I would do like myself and use a separate adjustable 5V power source to simulate the output and see if it will increase. Share grounds between the 12v power supply, and the 5v power supply and feed the driver with the test load hooked up. See what results you get.
 

MMcCubbing

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The PWM signal is coming from the Rambo board which is currently sharing the power supply with the driver. Nothing else is running off it as I have disconnected the stepper motors and other components.

I don't have a power supply that's 5V other than a USB charger, but I could cut one of my old cables and rig that up to provide the 5V signal instead of the Rambo board and just take Rambo out of the equation.
 

94Z28

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The PWM signal is coming from the Rambo board which is currently sharing the power supply with the driver. Nothing else is running off it as I have disconnected the stepper motors and other components.

I don't have a power supply that's 5V other than a USB charger, but I could cut one of my old cables and rig that up to provide the 5V signal instead of the Rambo board and just take Rambo out of the equation.
That's not gonna really give you any control over the output; it may be full power all the time. I guess you COULD try that, but the point would be to test the PWM and if it functions. Just make sure you check the output of the charger, sometimes they are 5.4v instead of 5.0v. The PWM on my last engraver driver actually took more than 5v to get maximum output due to the MOSFET that was used in the circuit. It has a 12v Control Board.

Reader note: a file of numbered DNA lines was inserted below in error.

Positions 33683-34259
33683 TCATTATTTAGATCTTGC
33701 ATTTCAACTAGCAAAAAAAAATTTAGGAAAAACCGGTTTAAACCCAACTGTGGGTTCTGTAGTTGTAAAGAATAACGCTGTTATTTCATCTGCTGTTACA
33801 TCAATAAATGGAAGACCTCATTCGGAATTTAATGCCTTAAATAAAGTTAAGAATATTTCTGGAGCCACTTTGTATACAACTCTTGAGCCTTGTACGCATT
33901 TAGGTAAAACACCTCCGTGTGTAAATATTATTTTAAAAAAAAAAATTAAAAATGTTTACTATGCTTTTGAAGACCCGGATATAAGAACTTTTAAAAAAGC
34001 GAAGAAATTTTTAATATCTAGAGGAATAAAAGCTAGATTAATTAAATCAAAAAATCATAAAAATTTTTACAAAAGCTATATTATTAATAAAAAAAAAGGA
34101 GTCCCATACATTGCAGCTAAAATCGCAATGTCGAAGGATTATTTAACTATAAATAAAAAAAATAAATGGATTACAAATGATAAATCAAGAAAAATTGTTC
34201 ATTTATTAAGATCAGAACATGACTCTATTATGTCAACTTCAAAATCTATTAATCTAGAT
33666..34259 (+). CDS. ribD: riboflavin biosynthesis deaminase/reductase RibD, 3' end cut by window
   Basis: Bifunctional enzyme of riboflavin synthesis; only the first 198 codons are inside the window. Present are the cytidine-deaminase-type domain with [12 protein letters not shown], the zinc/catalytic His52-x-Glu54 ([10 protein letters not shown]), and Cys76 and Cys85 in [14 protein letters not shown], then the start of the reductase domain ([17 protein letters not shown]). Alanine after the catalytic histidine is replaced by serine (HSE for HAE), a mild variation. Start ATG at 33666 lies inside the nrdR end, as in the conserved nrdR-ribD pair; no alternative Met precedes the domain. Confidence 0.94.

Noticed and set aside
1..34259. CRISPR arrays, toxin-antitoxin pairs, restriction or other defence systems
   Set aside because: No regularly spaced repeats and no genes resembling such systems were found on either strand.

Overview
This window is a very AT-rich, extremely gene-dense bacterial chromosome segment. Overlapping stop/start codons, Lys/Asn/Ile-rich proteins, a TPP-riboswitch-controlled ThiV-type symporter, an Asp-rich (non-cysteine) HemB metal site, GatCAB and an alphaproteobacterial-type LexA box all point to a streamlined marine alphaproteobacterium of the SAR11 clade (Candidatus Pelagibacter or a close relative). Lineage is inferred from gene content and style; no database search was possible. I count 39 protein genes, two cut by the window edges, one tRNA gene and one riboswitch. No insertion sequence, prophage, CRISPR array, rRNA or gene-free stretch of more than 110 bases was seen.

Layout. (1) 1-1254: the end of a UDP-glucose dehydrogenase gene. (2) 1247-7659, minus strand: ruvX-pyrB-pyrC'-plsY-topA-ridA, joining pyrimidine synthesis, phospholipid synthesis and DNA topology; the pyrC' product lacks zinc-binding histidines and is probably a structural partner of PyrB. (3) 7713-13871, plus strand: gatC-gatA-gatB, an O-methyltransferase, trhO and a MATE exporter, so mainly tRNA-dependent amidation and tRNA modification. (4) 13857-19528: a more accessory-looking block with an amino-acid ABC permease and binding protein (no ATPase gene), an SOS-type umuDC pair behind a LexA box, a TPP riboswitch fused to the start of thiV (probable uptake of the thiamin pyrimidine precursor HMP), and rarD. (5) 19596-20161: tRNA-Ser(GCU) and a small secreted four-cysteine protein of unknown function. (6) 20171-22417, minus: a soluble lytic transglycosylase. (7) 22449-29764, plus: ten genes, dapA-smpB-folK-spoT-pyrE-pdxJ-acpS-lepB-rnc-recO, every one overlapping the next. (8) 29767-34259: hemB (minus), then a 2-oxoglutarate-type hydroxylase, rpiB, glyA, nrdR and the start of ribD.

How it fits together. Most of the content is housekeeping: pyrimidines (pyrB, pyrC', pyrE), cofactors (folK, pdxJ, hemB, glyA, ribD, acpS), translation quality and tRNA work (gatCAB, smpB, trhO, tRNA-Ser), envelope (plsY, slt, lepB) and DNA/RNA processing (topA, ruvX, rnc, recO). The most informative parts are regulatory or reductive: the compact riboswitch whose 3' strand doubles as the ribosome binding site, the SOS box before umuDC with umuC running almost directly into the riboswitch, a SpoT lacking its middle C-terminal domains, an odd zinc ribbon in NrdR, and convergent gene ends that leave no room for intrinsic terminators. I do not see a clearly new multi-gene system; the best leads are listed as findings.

If you are getting 5v output from Rambo board's output pins then that isn't likely the problem, unless its too little voltage to max out the PWM. Many boards are only capable of a few mA output though, and you should check the 5V Output for sag.
 

Cyparagon

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For troubleshooting purposes, ditch your PWM controller. Use a voltage divider to supply 5V (or use an aux 5V supply) on the TTL pins instead. Also try shorting the TTL pins together - some drivers use an inverted signal here. A picture of said setup may also prove useful.
 

94Z28

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For troubleshooting purposes, ditch your PWM controller. Use a voltage divider to supply 5V (or use an aux 5V supply) on the TTL pins instead. Also try shorting the TTL pins together - some drivers use an inverted signal here. A picture of said setup may also prove useful.
He stated he doesn't have a 5V aux supply and wanted to use a phone charger with cut cables.. I told him it could work; but it won't be adjustable obviously.

If this is a laser engraver there is likely only three pins on the input... TTL/PWM, Ground and +12V
 

MMcCubbing